It's official: burnout is an epidemic. Learn about the signs, symptoms, and solutions.

In our world, exhaustion has become a status symbol. Millions of people experiencing on a daily basis profound shame around “scarcity” and “earning the right to play & rest”. These people are us, our family, friends and colleagues; simply put, burnout is a real, concrete threat to millions. The World Health Organization defines burnout in lyrical terms: “a state of vital exhaustion” in their International Classification of Disease (ICD) handbook. Burnout, the handbook continues, is characterized “not a single event but a process in which everyday stresses and anxieties gradually undermine one’s mental and physical health.”

Burnout is a special type of work-related stress — a state of physical or emotional exhaustion that also involves a sense of reduced accomplishment and loss of personal identity.
— Mayo Clinic

Sound familiar?

It might, as a recent survey found that more than 50% of U.S. workers describe experiencing unusually high levels of stress. A similar study across the pond showed that “526,000 workers in the UK suffered from work-related stress, depression or anxiety in 2016-2017, and that 12.5 million working days were lost as a result over that period.”

Experts also suggest that entire companies and teams are susceptible to burnout, stress that over-rides sharing and shared values, often leaving individuals trapped in the blame game.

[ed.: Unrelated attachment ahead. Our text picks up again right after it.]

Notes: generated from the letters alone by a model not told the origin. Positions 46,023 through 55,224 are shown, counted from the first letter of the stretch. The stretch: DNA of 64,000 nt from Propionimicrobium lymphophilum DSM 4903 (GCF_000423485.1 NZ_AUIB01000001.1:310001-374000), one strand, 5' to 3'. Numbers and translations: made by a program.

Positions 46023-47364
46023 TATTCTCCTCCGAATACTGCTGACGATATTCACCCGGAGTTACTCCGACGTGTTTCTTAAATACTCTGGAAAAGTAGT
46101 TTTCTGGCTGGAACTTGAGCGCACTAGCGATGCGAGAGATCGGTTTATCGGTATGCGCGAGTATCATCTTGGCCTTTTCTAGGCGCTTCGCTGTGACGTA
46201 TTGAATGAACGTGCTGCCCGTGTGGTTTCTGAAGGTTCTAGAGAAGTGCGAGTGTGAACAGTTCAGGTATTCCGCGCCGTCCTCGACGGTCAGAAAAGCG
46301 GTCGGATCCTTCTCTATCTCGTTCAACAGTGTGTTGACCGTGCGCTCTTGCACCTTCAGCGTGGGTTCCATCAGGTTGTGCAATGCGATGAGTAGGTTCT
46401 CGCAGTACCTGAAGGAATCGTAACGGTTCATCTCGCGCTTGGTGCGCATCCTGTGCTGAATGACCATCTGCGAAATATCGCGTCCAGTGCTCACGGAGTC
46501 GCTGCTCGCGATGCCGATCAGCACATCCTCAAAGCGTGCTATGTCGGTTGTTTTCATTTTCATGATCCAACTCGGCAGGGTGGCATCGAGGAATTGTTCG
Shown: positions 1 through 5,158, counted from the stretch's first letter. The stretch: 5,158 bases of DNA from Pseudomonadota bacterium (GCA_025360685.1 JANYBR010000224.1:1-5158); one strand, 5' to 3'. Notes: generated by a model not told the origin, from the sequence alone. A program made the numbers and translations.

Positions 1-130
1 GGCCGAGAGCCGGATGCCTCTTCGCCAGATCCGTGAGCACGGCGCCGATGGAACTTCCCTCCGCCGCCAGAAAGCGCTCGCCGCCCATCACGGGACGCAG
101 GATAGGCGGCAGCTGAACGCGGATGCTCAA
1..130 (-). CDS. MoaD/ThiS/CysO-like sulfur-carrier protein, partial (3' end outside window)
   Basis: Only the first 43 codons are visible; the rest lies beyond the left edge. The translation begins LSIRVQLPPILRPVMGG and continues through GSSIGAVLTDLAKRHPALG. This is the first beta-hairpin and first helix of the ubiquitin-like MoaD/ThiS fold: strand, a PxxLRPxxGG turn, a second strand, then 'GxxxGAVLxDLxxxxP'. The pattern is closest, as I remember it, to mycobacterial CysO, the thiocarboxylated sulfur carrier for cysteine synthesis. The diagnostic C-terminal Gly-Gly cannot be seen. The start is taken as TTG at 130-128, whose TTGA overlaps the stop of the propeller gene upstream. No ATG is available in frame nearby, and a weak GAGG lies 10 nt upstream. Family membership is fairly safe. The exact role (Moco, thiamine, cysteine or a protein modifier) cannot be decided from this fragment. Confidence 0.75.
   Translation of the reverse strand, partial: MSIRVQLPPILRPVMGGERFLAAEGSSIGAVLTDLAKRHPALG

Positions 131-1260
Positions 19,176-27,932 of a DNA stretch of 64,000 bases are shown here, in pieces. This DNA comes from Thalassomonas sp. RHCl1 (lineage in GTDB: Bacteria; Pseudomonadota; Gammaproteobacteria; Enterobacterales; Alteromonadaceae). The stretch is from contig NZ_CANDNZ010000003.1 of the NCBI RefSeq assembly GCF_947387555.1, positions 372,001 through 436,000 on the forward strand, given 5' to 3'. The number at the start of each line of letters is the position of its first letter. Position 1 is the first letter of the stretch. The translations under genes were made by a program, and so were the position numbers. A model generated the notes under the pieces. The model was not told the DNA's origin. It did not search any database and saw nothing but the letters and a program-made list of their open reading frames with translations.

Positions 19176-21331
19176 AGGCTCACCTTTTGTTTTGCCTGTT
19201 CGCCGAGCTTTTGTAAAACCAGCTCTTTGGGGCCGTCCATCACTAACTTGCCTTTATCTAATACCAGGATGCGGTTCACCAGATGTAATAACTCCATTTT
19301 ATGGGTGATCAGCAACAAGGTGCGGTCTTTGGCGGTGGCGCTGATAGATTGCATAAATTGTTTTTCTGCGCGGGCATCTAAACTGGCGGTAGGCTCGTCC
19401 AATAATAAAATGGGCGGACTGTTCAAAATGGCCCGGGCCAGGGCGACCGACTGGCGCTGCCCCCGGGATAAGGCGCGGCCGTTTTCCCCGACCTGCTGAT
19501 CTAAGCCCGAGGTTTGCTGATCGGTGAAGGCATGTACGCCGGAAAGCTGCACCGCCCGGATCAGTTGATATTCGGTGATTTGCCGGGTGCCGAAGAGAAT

“Blame is indicative of the problem in the first place: there can be an atmosphere and a system which is supportive of collaboration, sharing out the stress of the team and creating a sense of shared purpose and healthy interaction – or there can be one that leads to blame and people reaching a point where they can’t carry on.”
— Robyn Vesey, Guardian interview, May 2018.

But, everyone has stressful days at work, right? So, how do you know if you are suffering from burnout?

Let’s dig into this a little deeper. There are risk factors that might lead a person to be more susceptible to burnout, such as: high workload without adequate personal time, feel that you have little or no control over your work, and your work doesn’t end when you get home; for example: working multiple overtime shifts, all hours work and being on-call for several days in a row. Those in helping professions such as physicians, nurses, pharmacists, client-facing workers are especially prone to burnout.


Possible Causes of Burnout

How many of these do you identify with your current job?

Lack of control. An inability to influence decisions that affect your job — such as your schedule, assignments or workload — could lead to job burnout. So could a lack of the resources you need to do your work.

Unclear job expectations. If you're unclear about the degree of authority you have or what your supervisor or others expect from you, you're not likely to feel comfortable at work.

Dysfunctional workplace dynamics. Perhaps you work with an office bully, or you feel undermined by colleagues or your boss micromanages your work. This can contribute to job stress.

Extremes of activity. When a job is monotonous or chaotic, you need constant energy to remain focused — which can lead to fatigue and job burnout.